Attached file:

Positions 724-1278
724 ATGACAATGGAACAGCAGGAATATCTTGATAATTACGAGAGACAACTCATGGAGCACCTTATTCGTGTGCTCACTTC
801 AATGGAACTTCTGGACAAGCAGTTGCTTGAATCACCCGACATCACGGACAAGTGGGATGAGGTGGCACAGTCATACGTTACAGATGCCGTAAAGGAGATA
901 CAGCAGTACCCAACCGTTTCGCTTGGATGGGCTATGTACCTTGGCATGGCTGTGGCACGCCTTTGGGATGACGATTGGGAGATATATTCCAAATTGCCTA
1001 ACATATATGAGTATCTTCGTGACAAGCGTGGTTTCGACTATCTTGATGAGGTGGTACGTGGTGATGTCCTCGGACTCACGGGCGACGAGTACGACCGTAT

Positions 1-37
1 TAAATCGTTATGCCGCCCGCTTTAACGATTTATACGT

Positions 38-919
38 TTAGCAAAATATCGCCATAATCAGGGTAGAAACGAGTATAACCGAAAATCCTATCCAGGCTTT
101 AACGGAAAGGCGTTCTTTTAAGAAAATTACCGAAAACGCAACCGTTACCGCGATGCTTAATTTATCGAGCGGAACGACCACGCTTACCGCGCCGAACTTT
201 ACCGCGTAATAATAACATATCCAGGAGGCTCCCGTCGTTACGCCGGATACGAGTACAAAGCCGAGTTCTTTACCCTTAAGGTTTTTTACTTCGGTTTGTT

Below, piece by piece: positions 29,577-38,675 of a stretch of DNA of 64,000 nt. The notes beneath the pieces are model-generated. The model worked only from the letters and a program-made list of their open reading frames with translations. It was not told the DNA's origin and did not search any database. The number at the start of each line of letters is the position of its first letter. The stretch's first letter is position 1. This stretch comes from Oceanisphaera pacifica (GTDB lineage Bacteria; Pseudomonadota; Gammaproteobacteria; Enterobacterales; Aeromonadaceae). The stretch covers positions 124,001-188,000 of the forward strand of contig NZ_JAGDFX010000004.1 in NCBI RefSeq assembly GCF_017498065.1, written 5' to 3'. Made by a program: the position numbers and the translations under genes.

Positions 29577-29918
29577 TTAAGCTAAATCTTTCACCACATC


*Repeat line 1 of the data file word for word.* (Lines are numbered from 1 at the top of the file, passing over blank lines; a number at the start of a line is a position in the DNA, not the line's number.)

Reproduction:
Positions 724-1278